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The people’s poet!

The first major accolade accorded to Robert Hayden came as spontaneous pronouncement following his recitation of his mass chant, These Are My People, at a Detroit United Auto Workers Union Rally in 1939 at the young age of 25.

You can find his eight page opus, later performed by a “verse chorus” and then dramatized by the Negro Group Theater in Chicago, included in a volume of poetry Hayden titled Heart-Shape in the Dust. Dr. Christopher Buck describes this volume as having been written: “…during Hayden’s left-wing, proletarian phase. The poems have a pronouncedly populist style, providing social commentary on racism, lynching, and economic oppression.”

In her review of the book, literary critic Gertrude Martin noted:

Mr. Hayden deserves the acclaim and encouragement of readers everywhere….These first poems have a maturity of conception and a polish of form that make one look forward with interest to Mr. Hayden’s artistic development. We hope that, unlike some of the major Negro poets, his career will be one of continued production and improvement.

Her wish came true. While much of the work of the era’s Negro poets seemed reactionary, angry, and at times anti-white, Hayden approached issues of racism and exposed the historical wrongs inflicted upon African-Americans, but in a manner that educated and reached into the heart of the readers to help them understand the issues, to make them care. His work contained no angry rants that would alienate white readers. Dr. Buck wrote:

On the principle that race divides while a higher identity unifies, Hayden presented himself as an American poet rather than as a black poet. His greatness is that he was really both, and that his art was a fusion music of the American experience.

Robert E. Hayden

Robert E. Hayden

Hayden’s poetry contains elements of hope, which promoted the concept of achieving harmony between all people of all races. His themes, even when decidedly about issues of race, had a universal appeal. He sought to develop not just an American identity for all races living in this country, but to go further and develop universal consciousness with a simply human identity. This all addressed Ms. Martin’s hope for his “continued production.” As to his “improvement,” Hayden continually edited and re-edited his works. He strove to perfect each piece. Everything he wrote became a work-in-progress, even post-publication.

In between earning his Master’s Degree and teaching at a number of different universities, he found time to write and publish no less than eleven volumes of his poetry between 1940 and 1985. Hayden twice won the Summer Jules and Avery Hopwood Award, and when he participated in the First World Festival of Negro Arts in Dakar, Senegal in 1966, he won, by unanimous vote, their Grand Prize for Poetry. So impressed was the president of the country, that he named Hayden Poet Laureate of Senegal.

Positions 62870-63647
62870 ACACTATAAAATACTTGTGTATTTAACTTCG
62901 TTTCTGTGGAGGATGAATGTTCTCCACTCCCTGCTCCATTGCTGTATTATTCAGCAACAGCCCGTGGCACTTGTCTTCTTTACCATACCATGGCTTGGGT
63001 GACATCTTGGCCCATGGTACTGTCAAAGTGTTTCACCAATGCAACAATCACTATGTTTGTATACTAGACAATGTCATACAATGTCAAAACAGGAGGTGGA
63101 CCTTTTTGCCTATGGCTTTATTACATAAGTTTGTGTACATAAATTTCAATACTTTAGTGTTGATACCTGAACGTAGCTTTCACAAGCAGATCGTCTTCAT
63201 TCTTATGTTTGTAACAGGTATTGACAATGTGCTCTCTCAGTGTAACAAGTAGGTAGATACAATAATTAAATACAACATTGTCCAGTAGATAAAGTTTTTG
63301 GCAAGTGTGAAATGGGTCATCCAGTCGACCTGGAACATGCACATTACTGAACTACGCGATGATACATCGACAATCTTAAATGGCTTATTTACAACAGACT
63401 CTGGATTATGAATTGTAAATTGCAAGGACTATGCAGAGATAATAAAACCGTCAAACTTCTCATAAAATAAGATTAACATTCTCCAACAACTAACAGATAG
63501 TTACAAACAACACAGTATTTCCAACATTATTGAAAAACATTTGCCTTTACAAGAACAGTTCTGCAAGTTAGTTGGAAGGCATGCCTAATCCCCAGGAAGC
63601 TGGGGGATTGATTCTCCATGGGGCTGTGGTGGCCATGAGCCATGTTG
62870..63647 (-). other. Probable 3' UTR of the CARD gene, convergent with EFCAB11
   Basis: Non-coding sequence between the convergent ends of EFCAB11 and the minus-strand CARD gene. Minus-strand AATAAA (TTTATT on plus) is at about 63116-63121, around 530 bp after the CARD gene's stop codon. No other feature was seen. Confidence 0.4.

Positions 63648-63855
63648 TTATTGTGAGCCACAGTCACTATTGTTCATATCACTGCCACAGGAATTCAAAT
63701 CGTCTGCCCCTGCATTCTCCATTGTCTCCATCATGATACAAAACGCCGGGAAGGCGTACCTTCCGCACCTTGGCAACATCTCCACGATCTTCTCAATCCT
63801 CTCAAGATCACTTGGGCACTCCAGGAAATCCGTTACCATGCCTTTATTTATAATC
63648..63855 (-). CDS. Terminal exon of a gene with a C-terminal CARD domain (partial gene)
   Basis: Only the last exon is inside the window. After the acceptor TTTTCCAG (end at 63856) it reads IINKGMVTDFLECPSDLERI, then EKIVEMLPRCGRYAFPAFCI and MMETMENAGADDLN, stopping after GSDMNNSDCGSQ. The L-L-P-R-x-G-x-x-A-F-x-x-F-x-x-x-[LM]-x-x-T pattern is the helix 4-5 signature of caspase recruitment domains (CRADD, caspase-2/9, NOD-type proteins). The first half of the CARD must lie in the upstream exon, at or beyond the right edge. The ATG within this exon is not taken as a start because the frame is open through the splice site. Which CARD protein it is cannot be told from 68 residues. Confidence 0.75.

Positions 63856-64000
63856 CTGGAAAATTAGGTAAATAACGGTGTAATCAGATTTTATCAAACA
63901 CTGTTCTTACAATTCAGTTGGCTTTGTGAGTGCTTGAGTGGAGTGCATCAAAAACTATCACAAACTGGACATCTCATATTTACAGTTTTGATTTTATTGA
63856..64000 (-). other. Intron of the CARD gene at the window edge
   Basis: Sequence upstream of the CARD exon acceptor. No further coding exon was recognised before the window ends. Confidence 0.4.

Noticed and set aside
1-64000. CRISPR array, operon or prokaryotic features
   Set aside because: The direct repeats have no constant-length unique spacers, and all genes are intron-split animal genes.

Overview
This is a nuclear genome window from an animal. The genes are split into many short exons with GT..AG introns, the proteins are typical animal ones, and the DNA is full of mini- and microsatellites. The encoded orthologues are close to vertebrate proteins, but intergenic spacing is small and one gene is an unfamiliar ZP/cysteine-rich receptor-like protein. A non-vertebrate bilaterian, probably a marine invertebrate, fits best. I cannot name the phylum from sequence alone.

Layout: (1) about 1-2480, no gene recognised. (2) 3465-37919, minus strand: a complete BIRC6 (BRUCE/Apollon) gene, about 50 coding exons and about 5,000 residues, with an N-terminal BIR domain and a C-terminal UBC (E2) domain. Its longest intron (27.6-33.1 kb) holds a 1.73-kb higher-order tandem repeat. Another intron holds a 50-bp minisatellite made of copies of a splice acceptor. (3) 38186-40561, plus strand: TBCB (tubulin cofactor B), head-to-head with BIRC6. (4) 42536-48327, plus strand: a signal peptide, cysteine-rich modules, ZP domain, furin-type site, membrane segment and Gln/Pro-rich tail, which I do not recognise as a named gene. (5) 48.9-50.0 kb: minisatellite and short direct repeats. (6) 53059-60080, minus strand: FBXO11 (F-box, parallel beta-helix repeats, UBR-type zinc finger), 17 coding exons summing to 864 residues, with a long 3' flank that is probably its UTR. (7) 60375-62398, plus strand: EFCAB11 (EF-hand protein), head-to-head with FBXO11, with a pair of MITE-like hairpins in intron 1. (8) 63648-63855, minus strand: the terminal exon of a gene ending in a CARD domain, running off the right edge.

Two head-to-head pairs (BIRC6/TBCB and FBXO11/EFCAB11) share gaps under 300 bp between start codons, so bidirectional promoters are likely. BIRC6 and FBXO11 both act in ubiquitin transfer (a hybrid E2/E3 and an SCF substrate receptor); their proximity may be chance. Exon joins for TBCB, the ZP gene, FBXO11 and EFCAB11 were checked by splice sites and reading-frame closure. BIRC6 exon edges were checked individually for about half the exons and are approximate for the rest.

He served as Consultant in Poetry to the Library of Congress from 1976 to 1978. That post, later renamed Poet Laureate, in effect makes Robert Hayden the first African-American Poet Laureate of the United States. He’d been vilified by other Negro Poets for not labeling himself as they did, and for not embracing “art as propaganda.” His was a wider, more unifying focus. If he’d insisted on limiting himself to being a “Negro Poet,” he would not have had such a universal appeal and couldn’t have earned this prestigious position.

With 1976 the year of the Bicentennial of the signing of the Declaration of Independence, and Hayden holding this national post, he was, in essence, our Bicentennial Poet. With this special year in mind, he wrote what has come to be called the “Bicentennial Poem.” “American Journal,” the last poem in his last book, presents a penetrating look at the American psyche, and indeed the plight of all humanity, from the viewpoint of an extraterrestrial visitor from a more evolved society. At times humorous, at all times incisive, it leaves the reader knowing that change must take place, that it can take place, and though it shows us our faults and failings, leaves us with hope for a healthy future society and the will to bring it about.

Hayden’s works have a definite spiritual basis. Having embraced the Baha’i Faith in 1943, he took his inspiration from his study of Baha’i scripture. This excerpt from a talk given by Abdu’l-Baha in London illustrates the Baha’i teachings on this momentous topic:

As the East and the West are illumined by one sun, so all races, nations, and creeds shall be seen as the servants of the One God. The whole earth is one home, and all peoples, did they but know it, are bathed in the oneness of God’s mercy. God created all. He gives sustenance to all. He guides and trains all under the shadow of his bounty. We must follow the example God Himself gives us, and do away with all disputations and quarrels. – Abdu’l-Baha in London, p. 38.

3 Comments

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  • Oct 09, 2015
    Thank you for reminding us of this wonderful poet. His poems were often included in World Order magazine when I was a new Bahá'í
  • Oct 06, 2015
    This article is a lovely read. Thank you Ms. Toth. As Mr. Hayden is one of my favoruite poets I'd like to suggest several other publications on him readers may be interested to explore: "From the Auroral Darkness" By John Hatcher; "Light of the Spirit" edited by Gwendolyn Etter-Lewis and Richard Thomas pages 46, 55 and 84.